Blake Griffin is a senior editor for the Players' Tribune, but that doesn't mean all of his stories run verbatim.
"Everything gets edited," Griffin said earlier this week. "There's probably never been a story that's run on the first draft, so yeah, mine gets edited for sure. I'll take all the help I can get but try to still have my ideas in there."
Griffin has written about former Clippers owner Donald Sterling's annual White Party and the wild day in which a contingent of Clippers players and executives trekked to Houston to get DeAndre Jordan to stay with the only NBA team he has known.
The point of the online media venture started last fall by former New York Yankees shortstop Derek Jeter, Griffin said, is to allow people to see athletes in a way different from the way they are portrayed by traditional media. Not that the Players' Tribune has any intentions of supplanting its counterpart, Griffin said.
"We're not trying to take over for the media," Griffin said. "We just want to grow that respect from athletes in a different sense away from the court where they can sit down and actually have like a real conversation and see them as themselves."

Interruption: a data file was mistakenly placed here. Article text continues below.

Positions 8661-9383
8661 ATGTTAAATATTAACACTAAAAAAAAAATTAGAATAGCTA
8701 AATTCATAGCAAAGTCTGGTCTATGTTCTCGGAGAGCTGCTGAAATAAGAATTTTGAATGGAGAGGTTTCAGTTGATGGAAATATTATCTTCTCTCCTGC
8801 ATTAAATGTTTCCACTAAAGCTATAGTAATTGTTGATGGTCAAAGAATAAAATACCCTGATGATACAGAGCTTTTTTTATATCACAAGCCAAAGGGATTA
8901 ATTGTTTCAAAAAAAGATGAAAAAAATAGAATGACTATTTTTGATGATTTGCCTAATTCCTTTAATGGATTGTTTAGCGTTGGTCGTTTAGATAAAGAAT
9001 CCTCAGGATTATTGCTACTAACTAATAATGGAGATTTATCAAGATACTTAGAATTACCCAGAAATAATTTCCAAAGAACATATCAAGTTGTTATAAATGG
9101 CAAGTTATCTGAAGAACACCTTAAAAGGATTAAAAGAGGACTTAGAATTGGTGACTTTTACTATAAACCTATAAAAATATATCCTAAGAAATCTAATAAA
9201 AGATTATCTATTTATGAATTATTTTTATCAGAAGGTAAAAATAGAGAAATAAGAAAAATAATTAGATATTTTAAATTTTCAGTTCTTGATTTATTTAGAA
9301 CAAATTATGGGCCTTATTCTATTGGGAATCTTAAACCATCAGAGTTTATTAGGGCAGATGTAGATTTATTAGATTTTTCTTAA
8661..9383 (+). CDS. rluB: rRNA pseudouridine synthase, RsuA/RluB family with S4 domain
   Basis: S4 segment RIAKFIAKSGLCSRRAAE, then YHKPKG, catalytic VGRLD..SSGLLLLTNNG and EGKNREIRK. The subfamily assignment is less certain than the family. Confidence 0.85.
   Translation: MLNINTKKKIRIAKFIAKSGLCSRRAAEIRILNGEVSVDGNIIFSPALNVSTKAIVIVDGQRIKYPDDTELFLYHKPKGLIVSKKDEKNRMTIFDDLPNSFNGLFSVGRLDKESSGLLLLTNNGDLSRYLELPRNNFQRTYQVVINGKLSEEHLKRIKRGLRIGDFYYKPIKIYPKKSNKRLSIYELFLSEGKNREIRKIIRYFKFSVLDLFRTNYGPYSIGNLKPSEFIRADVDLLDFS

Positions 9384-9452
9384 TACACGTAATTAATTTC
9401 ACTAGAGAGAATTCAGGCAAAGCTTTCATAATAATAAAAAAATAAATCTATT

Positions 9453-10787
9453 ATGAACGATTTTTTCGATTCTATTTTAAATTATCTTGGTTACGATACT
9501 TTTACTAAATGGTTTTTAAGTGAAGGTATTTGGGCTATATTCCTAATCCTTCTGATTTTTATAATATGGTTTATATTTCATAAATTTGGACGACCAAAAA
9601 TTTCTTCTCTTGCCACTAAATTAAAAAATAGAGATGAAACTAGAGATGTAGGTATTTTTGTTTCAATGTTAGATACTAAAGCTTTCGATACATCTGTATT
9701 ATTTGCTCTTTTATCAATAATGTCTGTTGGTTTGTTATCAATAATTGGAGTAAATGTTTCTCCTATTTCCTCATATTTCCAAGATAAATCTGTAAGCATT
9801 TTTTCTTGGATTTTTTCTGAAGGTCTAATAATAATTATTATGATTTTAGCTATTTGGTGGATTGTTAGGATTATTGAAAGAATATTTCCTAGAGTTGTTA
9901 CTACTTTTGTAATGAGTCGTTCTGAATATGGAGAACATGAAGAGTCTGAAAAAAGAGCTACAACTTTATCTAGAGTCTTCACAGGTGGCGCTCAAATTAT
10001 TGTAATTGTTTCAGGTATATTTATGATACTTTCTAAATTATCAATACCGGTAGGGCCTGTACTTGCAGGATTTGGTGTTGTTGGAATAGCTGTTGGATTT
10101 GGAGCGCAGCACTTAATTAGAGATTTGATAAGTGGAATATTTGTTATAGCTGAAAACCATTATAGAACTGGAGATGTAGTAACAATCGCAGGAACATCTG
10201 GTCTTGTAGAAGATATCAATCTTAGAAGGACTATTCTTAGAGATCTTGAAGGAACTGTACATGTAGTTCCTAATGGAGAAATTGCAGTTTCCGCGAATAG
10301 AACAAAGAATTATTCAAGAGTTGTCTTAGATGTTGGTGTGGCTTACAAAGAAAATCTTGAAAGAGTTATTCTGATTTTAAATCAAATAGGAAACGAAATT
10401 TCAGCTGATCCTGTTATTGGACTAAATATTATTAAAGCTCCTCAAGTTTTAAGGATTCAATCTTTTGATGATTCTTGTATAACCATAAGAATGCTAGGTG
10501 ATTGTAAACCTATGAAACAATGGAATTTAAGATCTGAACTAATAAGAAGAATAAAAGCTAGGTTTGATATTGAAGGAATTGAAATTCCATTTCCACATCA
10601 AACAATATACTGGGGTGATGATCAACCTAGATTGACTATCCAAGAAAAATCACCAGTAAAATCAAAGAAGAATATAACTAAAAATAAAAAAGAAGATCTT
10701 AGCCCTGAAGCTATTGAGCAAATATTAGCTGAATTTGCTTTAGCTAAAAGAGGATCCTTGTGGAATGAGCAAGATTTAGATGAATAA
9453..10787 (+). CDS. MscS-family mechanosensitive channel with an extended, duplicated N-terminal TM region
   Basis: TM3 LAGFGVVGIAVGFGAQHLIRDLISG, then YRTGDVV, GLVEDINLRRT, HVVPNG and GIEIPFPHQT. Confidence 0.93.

Griffin said he was involved in getting Jordan to write a piece for the website accompanying Griffin's story about getting Jordan to remain a Clipper, and new Clipper Lance Stephenson has also contributed a story about his efforts to overcome his shaky reputation and the worst season of his career.
Griffin said he tried to spell out the truth about a day in which rumors flew about an invasion of Jordan's home.
"My whole idea behind that was just to show that it wasn't such a like very serious situation," Griffin said. "We didn't go down there to try to lock anybody out. He asked us to come down there and we went down there and we had a conversation and we waited for him to sign. From the outside looking in, it seemed like it was this huge ordeal, which it wasn't."